Schools and organizers of dance parties and events involving social dancing face this dilemma: how can they discourage grinding? Some schools make their students sign contracts that detail how to dance appropriately (regarding freestyle dancing). Some others make them wear wristbands that would be snipped off to remind them that they would leave the venue for freak dancing.
But few schools and a handful of organizers have a way of using musical accompaniment for their social dancing events – live bands.
Having a live band surely makes an event with dancing come alive. Although musicians have to bear practicing end-to-end, their varied styles make school dances and other similar, family-friendly events unforgettable experiences. Those on the dance floor can feel the music more compared to having a DJ play the music. Having someone play tracks that have lewd lyrics is comparable to watching a PG-13 to R-rated movie rather than a G to PG-rated Broadway show with at least semi-live music (half backing track and half live orchestra). Also, they can play soft music during the period when guests eat. They have varied musical genres, from big band to the recent pop hits.
But the best thing about live bands is that they rarely play music that is well suited for grinding. Guests can’t dance front-to-back with hips swaying behind a swaying bum with even a five-piece band with just guitars (bass and others), keyboards, and drum sets. Bands with a horn section (think trumpets, saxophones, and occasionally trombones) just can’t play hip-hop music with provocative (profane or not) lyrics teens love to listen to.
Problems arise when someone in the team or dance organizers suggests a live band just to keep their dances clean. First of all, they fear that live bands are expensive. Well, it’s true, as does hiring a DJ. Although the latter is generally cheap, a celebrity one is just as costly. Another issue is space – it’s virtually impossible to fit a big band in a school gymnasium. Bands often take breaks, and if events rely on them solely, they are in trouble when they pause in between songs.
But the biggest issue is that live bands mainly play music that most guests, particularly teenagers don’t really like. Take a band with a keyboardist, a drummer, a bassist, two saxophonists (sometimes doubling on other woodwind instruments), two trumpeters, and a trombonist, for example. When they play a big band tune, be it West Coast Swing or jitterbug hits that students’ grandmothers used to dance to, they would likely complain. That brings up another reason they would not like the idea: the music is not up to date. Teens love to get with the times, and by dancing to recent hits, they would love it. If a live band plays music that is behind their times, they would complain that they are plunged back to a time when bands of that size were the norm in parties. They would also bash the organizers, especially school administrators, that they are prudish and old-fashioned because they hired them to play at their proms! Those who love to keep up with current trends think that those who hire live bands to keep twerking out of dances are dweebs.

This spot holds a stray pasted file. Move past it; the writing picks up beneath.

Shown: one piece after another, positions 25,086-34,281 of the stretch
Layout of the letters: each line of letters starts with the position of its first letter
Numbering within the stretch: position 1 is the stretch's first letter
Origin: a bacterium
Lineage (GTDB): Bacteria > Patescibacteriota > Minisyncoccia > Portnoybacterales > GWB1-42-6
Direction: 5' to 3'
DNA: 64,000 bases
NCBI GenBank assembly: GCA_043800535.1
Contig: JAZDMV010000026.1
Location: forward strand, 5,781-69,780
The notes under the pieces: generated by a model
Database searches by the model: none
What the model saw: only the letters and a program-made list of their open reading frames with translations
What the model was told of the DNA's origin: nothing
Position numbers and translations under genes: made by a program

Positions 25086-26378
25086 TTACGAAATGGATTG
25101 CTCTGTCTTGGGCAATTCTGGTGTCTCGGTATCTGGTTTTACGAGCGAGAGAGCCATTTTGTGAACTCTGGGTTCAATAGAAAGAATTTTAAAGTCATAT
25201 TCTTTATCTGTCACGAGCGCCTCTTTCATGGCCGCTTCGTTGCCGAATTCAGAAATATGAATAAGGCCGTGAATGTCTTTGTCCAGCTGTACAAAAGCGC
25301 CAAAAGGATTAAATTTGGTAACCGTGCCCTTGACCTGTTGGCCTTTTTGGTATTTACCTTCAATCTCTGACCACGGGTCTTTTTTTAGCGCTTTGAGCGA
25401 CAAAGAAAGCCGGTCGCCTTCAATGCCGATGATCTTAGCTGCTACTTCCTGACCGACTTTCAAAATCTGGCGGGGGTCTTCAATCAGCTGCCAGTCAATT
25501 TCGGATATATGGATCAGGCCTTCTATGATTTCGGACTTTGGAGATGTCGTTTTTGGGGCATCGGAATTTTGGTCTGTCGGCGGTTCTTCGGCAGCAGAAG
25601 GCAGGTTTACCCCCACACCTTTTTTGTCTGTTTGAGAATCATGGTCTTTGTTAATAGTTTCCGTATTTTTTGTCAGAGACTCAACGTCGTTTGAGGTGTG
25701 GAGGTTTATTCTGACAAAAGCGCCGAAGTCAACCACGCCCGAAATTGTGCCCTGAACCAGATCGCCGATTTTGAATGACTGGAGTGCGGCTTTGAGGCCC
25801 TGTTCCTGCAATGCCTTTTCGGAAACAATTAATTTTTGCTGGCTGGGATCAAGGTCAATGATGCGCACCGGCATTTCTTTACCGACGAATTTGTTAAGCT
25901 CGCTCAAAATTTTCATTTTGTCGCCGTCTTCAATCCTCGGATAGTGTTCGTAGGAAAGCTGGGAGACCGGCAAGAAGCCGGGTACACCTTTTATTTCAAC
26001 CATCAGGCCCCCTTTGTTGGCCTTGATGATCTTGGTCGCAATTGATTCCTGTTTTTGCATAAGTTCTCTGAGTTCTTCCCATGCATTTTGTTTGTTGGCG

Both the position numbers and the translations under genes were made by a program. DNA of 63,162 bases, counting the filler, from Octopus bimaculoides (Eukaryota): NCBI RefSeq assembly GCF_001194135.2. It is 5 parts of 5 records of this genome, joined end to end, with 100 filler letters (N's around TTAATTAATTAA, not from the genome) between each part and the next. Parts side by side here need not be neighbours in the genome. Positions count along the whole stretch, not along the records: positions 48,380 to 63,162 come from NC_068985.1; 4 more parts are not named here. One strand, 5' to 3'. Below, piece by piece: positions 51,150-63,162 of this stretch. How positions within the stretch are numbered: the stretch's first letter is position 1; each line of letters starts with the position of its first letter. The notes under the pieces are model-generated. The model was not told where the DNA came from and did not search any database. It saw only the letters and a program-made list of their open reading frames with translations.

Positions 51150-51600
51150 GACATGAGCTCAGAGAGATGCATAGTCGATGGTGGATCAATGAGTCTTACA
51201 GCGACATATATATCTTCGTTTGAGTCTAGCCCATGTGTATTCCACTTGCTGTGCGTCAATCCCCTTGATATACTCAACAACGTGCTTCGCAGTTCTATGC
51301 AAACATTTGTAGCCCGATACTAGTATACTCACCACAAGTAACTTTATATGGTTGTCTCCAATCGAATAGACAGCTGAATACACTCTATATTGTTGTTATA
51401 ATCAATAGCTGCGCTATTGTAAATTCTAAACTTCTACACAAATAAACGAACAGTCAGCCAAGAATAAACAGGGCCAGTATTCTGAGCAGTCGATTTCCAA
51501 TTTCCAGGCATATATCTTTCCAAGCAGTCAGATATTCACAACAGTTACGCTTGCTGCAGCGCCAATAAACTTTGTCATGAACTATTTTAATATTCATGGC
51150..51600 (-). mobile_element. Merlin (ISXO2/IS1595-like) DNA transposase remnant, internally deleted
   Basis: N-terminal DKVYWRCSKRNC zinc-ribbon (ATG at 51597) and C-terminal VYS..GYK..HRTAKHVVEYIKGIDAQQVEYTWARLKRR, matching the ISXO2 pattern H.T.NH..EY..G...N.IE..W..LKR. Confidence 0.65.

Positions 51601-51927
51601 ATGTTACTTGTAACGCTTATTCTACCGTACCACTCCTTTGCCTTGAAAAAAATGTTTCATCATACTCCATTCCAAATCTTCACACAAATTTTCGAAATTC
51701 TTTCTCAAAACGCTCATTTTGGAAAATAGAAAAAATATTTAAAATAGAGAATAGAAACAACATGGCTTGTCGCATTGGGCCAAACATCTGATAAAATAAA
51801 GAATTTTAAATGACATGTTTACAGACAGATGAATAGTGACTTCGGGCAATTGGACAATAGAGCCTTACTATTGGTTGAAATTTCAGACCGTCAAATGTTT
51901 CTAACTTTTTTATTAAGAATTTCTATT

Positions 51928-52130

If schools (as well as other event organizers) are to discourage grinding on the dance floors, should they just go with jockeys with multimedia players or racks of CDs or hire bands of varying sizes? It’s not just about financial feasibility that should be taken into consideration, but it’s about how clean their music is. If schools go for the cheaper method of having one person play from a portable audio player that can be hooked up to an audio system, they should make sure that the music is clean for students to dance. Also, the music must not have lyrics that encourage them to grind dance in the first place. If they are affluent to hire live bands, they should first examine guests’ expectations before they install them into their events.
When planning a social dancing event and discouraging freak dancing at the same time, consider this. Is it worth it to hire a DJ or a live band?